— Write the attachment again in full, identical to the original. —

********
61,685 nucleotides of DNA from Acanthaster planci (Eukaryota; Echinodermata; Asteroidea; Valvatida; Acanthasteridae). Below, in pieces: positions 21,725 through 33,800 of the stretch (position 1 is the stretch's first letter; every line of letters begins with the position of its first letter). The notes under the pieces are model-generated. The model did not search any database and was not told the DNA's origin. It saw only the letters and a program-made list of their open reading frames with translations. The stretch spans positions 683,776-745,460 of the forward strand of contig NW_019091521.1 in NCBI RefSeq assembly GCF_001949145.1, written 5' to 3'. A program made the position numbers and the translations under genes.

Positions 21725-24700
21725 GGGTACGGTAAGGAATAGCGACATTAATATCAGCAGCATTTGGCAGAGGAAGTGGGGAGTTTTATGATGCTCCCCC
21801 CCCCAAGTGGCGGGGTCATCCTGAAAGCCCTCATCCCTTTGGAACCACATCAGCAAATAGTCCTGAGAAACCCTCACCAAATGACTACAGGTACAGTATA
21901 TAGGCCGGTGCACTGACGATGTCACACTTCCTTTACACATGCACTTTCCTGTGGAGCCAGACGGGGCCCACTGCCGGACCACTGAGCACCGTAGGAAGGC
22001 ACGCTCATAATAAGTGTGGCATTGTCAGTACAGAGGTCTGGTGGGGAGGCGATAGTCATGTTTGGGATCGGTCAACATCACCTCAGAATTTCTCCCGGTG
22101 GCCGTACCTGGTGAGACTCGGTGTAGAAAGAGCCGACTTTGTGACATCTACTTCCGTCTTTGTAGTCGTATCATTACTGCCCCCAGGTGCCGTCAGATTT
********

61,685 nucleotides of DNA from Acanthaster planci (Eukaryota; Echinodermata; Asteroidea; Valvatida; Acanthasteridae). Below, in pieces: positions 21,725 through 33,800 of the stretch (position 1 is the stretch's first letter; every line of letters begins with the position of its first letter). The notes under the pieces are model-generated. The model did not search any database and was not told the DNA's origin. It saw only the letters and a program-made list of their open reading frames with translations. The stretch spans positions 683,776-745,460 of the forward strand of contig NW_019091521.1 in NCBI RefSeq assembly GCF_001949145.1, written 5' to 3'. A program made the position numbers and the translations under genes.

Positions 21725-24700
21725 GGGTACGGTAAGGAATAGCGACATTAATATCAGCAGCATTTGGCAGAGGAAGTGGGGAGTTTTATGATGCTCCCCC
21801 CCCCAAGTGGCGGGGTCATCCTGAAAGCCCTCATCCCTTTGGAACCACATCAGCAAATAGTCCTGAGAAACCCTCACCAAATGACTACAGGTACAGTATA
21901 TAGGCCGGTGCACTGACGATGTCACACTTCCTTTACACATGCACTTTCCTGTGGAGCCAGACGGGGCCCACTGCCGGACCACTGAGCACCGTAGGAAGGC
22001 ACGCTCATAATAAGTGTGGCATTGTCAGTACAGAGGTCTGGTGGGGAGGCGATAGTCATGTTTGGGATCGGTCAACATCACCTCAGAATTTCTCCCGGTG
22101 GCCGTACCTGGTGAGACTCGGTGTAGAAAGAGCCGACTTTGTGACATCTACTTCCGTCTTTGTAGTCGTATCATTACTGCCCCCAGGTGCCGTCAGATTT